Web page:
Move over, Big Pharma. There’s a new game in town: Big Fidget Spinner.
Apparently, someone finally figured out how to turn fidget toys into a five-hundred-million-dollar industry. And here we are, with major media organizations interviewing experts about whether fidget spinners are the “solution” to ADHD.
I fidgeted with all sorts of things. Pencils. Loose change. Gum. You see, this was back in the day, when you had to make your own fidget toys.
So I’m happy to see that fidgeting has gone mainstream. The more fidgeters, the better, if you ask me.
However, even though fidget spinners are marketed as possibly being able to help people with ADHD, I’m not sure the fidget toy fad has been accompanied by any real change in ADHD awareness, or any increase in tolerance toward fidgeting. For example, has there been any rise in the number of teachers who know that fidgeting helps students with ADHD concentrate, apparently more so than it helps other students?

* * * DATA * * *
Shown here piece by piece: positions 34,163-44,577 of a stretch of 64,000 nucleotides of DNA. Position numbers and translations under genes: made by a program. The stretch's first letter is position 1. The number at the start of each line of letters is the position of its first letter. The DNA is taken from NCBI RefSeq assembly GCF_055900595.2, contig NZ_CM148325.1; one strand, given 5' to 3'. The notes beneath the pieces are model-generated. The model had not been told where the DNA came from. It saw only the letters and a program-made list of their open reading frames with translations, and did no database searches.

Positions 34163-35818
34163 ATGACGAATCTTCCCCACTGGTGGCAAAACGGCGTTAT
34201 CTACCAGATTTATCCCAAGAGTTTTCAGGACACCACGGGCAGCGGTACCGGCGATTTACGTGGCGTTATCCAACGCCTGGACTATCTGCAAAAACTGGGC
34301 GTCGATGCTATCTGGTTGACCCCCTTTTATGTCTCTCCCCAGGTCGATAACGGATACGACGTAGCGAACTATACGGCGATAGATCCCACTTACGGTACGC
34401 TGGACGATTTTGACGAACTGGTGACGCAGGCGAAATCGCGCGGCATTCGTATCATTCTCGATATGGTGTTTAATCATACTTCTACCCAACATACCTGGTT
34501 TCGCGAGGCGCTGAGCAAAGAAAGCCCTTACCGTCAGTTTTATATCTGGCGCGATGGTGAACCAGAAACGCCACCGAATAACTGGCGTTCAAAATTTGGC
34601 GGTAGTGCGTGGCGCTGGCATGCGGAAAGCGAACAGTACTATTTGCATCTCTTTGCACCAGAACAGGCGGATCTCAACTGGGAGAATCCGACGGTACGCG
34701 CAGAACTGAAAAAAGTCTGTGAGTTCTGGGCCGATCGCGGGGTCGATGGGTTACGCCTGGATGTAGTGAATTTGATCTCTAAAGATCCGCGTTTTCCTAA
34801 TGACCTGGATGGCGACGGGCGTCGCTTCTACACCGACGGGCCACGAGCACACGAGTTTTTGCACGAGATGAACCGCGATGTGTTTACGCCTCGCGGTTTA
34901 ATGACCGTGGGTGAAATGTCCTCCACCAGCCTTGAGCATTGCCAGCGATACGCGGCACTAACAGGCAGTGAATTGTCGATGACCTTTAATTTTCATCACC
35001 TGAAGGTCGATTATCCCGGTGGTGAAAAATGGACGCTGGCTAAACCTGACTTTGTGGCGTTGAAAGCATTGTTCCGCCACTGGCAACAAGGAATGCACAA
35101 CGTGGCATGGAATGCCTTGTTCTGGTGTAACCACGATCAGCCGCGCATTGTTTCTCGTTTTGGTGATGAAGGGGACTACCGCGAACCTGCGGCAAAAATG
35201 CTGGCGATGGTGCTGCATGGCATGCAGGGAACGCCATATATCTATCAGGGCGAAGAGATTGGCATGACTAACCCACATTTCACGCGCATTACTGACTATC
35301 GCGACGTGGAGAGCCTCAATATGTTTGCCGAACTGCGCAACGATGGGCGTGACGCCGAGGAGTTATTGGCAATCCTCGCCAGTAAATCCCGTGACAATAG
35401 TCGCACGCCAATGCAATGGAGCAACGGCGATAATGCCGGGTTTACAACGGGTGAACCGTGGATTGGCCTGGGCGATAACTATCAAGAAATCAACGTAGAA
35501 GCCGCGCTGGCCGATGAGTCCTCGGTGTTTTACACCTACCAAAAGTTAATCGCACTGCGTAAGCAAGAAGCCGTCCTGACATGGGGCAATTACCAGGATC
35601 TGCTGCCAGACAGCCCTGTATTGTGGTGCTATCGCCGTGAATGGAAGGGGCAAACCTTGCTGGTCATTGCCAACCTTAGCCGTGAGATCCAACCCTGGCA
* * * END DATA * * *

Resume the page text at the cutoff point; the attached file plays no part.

In fact, the proliferation of fidget spinners has also created a backlash, a bizarre crackdown on fidgeting, with schools across the country banning fidget spinners. (Seriously, if you don’t believe me, just Google “fidget spinner crackdown” and see how many results come up.)
As for fidget toys themselves, I don’t have strong opinions either way. Fidget spinners are a luxury, not a necessity. A real fidgeter is resourceful – they can make do with what they have.
But the fidget toy craze is a good opportunity to spread awareness that fidgeting isn’t a nuisance for parents and teachers to eliminate. Fidgeting can be productive, and it can help children and adults concentrate, especially those with ADHD. Let’s do what we can to remind people of that, and maybe we can spread a more accepting attitude to fidgeting, a change in awareness that will stay around even after the last fidget spinner has spun off into the sunset.
Image: Flickr/Robert Couse-Baker